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STF

Daisuke Maki (lestrrat)
NHN Japan / Japan Perl Association

me

STF is...

Object Store

  • Save/Serve "objects" (i.e. files)

Scalable Object Store

  • Store and serve billions and billions of objects, fast

Sorta like Amazon S3

  • Except you know what's going on :)

STF powers...

  • livedoor Blog (one of largest blog services in Japan)
  • livedoor PICS (photo share service)
  • Other specialized blog services
  • Blogos (news + discussion platform)
  • loctouch (location-based SNS)
  • YYC (match-up service)

STF powers...

  • Most of our User-Uploaded Media
  • → 4 ~ 500 million objects
  • → 1.4 ~ 1.5 billion entities (files)
  • less than 100 servers (at about 40% capacity)

Requirements

  • Must be able to handle A LOT OF writes

Requirements

  • Must be able to handle MASSIVE reads
  • Hint: porn^H^H photos
  • i.e. we need to *really* scale delivery

Requirements

  • Must be able to store UNKNOWN (i.e., unexpectedly large) number of files
  • i.e. we need to scale storage size

Requirements

  • Must be able to withstand storage crashes w/ no downtime, and must not lose data

Requirements

  • Keep the operation simple.
  • Must be simple enough to be operatable by lazy people like us
  • No smart solutions: We want straight, tried an true methodologies

So We Built It!

  • The idea is simple: let's just manipulate objects via HTTP

Why not an existing solution?

S3?

  • We have servers to sell (= we operate our own datacenter)
  • We have a very good infrastructure team to seteup/operate those servers
  • I hate it when I don't know what's going on in Amazon cloud

Costs

  • over 330Mbps (daily avg)

(This is for the largest instance of STF that we have. We have many instances running)

Costs

  • 30 TB of original data (plus x 2~3 replicas)

(This is for the largest instance of STF that we have. We have many instances running)

Costs

  • Cost: estimated at over 15,000 USD/month or more for our busiest instance

(This is for the largest instance of STF that we have. We have many instances running)

MogileFS?

(note: we did not actually try out mogilefs on a large scale, just did some asking around/research)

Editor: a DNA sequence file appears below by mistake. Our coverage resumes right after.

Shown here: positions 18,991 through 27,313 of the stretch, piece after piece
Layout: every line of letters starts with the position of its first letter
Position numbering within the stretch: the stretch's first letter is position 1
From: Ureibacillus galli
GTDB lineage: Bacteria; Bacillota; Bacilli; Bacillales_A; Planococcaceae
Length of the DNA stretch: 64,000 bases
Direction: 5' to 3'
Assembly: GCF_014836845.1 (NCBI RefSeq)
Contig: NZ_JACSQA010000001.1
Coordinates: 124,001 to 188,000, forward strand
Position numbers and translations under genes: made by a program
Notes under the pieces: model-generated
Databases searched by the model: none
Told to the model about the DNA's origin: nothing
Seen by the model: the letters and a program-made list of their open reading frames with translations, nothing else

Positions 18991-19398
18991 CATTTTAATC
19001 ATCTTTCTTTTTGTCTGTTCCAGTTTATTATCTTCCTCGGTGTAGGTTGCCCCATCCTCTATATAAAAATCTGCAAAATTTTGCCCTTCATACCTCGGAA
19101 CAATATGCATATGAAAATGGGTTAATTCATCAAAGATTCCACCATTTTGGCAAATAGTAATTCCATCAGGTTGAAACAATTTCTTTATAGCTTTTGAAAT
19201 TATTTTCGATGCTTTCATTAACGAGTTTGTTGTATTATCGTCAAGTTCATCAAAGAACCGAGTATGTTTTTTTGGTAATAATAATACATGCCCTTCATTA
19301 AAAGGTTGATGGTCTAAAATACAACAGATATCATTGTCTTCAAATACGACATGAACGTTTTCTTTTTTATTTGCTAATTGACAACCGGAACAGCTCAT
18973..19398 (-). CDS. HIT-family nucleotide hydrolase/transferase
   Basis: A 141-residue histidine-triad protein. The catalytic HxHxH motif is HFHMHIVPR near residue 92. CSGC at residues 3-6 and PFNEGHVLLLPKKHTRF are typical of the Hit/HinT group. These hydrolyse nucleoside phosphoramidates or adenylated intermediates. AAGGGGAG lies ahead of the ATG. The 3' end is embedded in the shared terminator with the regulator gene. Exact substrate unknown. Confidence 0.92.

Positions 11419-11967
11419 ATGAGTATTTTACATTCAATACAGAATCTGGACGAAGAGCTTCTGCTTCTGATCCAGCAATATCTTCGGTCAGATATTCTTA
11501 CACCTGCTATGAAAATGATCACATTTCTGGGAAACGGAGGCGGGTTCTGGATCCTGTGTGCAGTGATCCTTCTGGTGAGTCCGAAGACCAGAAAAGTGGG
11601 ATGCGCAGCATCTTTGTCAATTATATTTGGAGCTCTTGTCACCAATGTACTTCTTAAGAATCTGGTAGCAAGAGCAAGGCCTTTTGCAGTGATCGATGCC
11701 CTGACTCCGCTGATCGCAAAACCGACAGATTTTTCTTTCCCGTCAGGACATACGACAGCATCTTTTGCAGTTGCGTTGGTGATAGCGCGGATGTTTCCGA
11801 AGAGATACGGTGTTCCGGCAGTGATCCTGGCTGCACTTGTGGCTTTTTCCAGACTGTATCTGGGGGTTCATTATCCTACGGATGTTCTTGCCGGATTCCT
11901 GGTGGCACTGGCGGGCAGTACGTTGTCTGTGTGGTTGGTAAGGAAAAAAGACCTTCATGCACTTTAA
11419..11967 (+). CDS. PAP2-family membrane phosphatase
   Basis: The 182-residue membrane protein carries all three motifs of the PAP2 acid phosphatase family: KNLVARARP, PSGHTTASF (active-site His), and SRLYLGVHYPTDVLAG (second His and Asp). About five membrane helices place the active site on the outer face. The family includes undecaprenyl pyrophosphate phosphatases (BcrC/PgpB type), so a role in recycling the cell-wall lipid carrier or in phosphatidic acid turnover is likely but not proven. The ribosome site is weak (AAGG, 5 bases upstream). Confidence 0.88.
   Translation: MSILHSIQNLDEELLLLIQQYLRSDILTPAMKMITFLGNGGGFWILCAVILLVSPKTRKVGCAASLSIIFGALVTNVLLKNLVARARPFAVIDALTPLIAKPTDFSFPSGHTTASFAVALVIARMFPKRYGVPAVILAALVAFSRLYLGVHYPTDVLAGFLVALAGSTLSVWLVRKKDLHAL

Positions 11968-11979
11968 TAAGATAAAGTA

• Almost, but not quite
  • Nobody wanted to learn the custom protocol
  • Nobody wanted to debug event-based code
  • Some peculiar behaviors

So We Built It!

How STF Works

URI represents an object

  • "http://stf.mycompany.com/foo/bar.png" is an object
  • We use HTTP to store, fetch, delete, etc data to this URI

Operate on an object using HTTP

Fetch GET $url
Create/Upload PUT $url
Delete DELETE $url
Modify POST $url

Acceleration

  • Simple HTTP interface allows for well-known performance tuning like using http proxy-cache

Building Blocks

  • Perl♡
  • (Raw) Plack
  • nginx or Apache + mod_reproxy
  • MySQL + Q4M
  • Memcached

A Little History...

1st gen STF

  • Originally generated by Livedoor CTO
  • ...as an apache module (mod_stf, mod_stf_storage)
  • Perl workers
  • ActiveMQ

Maintenance

  • co-workers: "What? and Apache module? I'm not touching it"

/me joins

  • me: "What, I need to build a damn Apache module to try this middleware? WTF?
  • boss: "Well, you know, we've been wanting to port this to Perl..."

A few months later...

Overall Design

  • Protocol: HTTP. Ix-nay on custom protocols. Just use GET/PUT/POST/DELETE.
  • Dispatcher: Talks to the client
  • Storage: Stores the actual files
  • Worker: Do everything that can be done later

Overall Design

Components

  • Dispatcher/Storage is a PSGI app (hot deployable)
  • MySQL 5.1 (for Q4M)
  • All linux servers
  • Perl workers
  • How An Object Is Stored

    Redundancy

    Redundancy

    • An Object is stored (physically) in multiple storages
    • This physical copy is called an Entity